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Women Filmmakers in Mexico

Elissa J. Rashkin
Copyright Date: 2001
https://www.jstor.org/stable/10.7560/771086
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    Women Filmmakers in Mexico
    Book Description:

    Women filmmakers in Mexico were rare until the 1980s and 1990s, when women began to direct feature films in unprecedented numbers. Their films have won acclaim at home and abroad, and the filmmakers have become key figures in contemporary Mexican cinema. In this book, Elissa Rashkin documents how and why women filmmakers have achieved these successes, as she explores how the women's movement, film studies programs, governmental film policy, and the transformation of the intellectual sector since the 1960s have all affected women's filmmaking in Mexico.

    After a historical overview of Mexican women's filmmaking from the 1930s onward, Rashkin focuses on the work of five contemporary directors-Marisa Sistach, Busi Cortés, Guita Schyfter, María Novaro, and Dana Rotberg. Portraying the filmmakers as intellectuals participating in the public life of the nation, Rashkin examines how these directors have addressed questions of national identity through their films, replacing the patriarchal images and stereotypes of the classic Mexican cinema with feminist visions of a democratic and tolerant society.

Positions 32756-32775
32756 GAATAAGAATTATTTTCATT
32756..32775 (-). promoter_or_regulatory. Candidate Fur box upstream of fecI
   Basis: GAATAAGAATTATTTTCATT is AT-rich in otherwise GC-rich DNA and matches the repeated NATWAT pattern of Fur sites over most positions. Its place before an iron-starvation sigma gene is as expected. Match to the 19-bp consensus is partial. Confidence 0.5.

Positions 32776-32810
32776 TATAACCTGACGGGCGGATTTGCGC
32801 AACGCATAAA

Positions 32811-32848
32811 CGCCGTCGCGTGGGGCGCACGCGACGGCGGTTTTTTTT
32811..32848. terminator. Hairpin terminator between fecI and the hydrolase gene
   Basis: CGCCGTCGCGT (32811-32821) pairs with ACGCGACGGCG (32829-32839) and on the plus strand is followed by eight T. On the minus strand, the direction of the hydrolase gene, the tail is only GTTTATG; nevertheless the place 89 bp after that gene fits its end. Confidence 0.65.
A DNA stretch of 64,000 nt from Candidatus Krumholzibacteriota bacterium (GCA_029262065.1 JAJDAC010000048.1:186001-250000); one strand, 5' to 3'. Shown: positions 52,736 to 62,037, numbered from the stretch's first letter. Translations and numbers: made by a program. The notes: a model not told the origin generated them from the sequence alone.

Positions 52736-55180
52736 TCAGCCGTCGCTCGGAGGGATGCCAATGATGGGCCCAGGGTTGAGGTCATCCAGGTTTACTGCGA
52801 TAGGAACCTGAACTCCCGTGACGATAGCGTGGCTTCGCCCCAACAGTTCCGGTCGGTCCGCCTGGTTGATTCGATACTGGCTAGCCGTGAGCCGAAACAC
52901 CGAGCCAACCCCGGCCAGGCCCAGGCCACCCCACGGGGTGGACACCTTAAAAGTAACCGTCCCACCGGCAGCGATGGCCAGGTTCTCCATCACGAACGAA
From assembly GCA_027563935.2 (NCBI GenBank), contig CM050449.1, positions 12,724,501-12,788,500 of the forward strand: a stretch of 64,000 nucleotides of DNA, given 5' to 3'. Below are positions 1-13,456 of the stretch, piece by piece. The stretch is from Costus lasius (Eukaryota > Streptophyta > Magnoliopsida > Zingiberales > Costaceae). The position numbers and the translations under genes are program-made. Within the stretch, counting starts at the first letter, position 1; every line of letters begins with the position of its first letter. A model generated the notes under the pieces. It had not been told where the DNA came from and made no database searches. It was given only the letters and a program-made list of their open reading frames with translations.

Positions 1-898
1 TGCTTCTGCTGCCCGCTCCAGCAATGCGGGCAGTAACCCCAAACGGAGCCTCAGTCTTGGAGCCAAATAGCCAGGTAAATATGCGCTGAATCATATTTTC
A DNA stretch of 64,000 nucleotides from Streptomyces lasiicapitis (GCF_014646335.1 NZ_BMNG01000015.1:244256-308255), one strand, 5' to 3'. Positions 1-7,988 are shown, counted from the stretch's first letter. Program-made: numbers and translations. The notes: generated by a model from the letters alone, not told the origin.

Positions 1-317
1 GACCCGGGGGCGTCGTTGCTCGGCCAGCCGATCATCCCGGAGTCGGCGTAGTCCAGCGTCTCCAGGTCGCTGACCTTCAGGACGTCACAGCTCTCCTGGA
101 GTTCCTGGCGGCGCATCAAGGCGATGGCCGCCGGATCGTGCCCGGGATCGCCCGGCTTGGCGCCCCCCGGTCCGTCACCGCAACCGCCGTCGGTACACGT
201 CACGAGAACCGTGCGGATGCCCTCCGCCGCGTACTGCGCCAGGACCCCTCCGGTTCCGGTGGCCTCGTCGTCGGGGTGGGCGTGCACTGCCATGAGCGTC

eISBN: 978-0-292-79810-6
    Subjects: Film Studies

Table of Contents

  1. Front Matter
    (pp. i-vi)
  2. Table of Contents
    (pp. vii-viii)
  3. Acknowledgments
    (pp. ix-xii)
  4. Introduction: An “Other Cinema”
    (pp. 1-28)

    When veteran director Matilde Landeta explained her notion of a feministotro cineor “other cinema” to interviewer Patricia Martínez de Velasco in 1988, only Landeta and a handful of other women in Mexico had directed feature films. Moreover, those women’s work, although spanning the nearcentury of the cinema’s existence, had been irregular, fragmentary, and often compromised by external obstacles; many early films had been lost due to critical and curatorial neglect, while later directors had seen their work shelved and forgotten. The status of women’s filmmaking was aptly expressed in the title of Martínez de Velasco’s 1991 book,Directoras...

  5. PART ONE: Histories
    • CHAPTER 1 Trespassers: Women Directors before 1960
      (pp. 31-58)

      In spite of a sustained surge of interest during the past twenty years, the presence of women in the Mexican cinema before the 1960s is a phenomenon still somewhat shrouded in mystery. Thanks to the work of numerous film scholars, we now have a litany of names: Mimi Derba, Adriana and Dolores Ehlers, Candida Beltrán, La Duquesa Olga, Alice Rahon, Adela Sequeyro, and finally, Matilde Landeta, who unlike her predecessors reemerges to become the mentor andgrande dameof an entirely new generation of women directors. But in spite of the growing body of research, these names remain little more...